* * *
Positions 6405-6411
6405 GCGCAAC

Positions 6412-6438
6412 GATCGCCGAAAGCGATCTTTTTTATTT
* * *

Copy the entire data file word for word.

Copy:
Positions 6405-6411
6405 GCGCAAC

Positions 6412-6438
6412 GATCGCCGAAAGCGATCTTTTTTATTT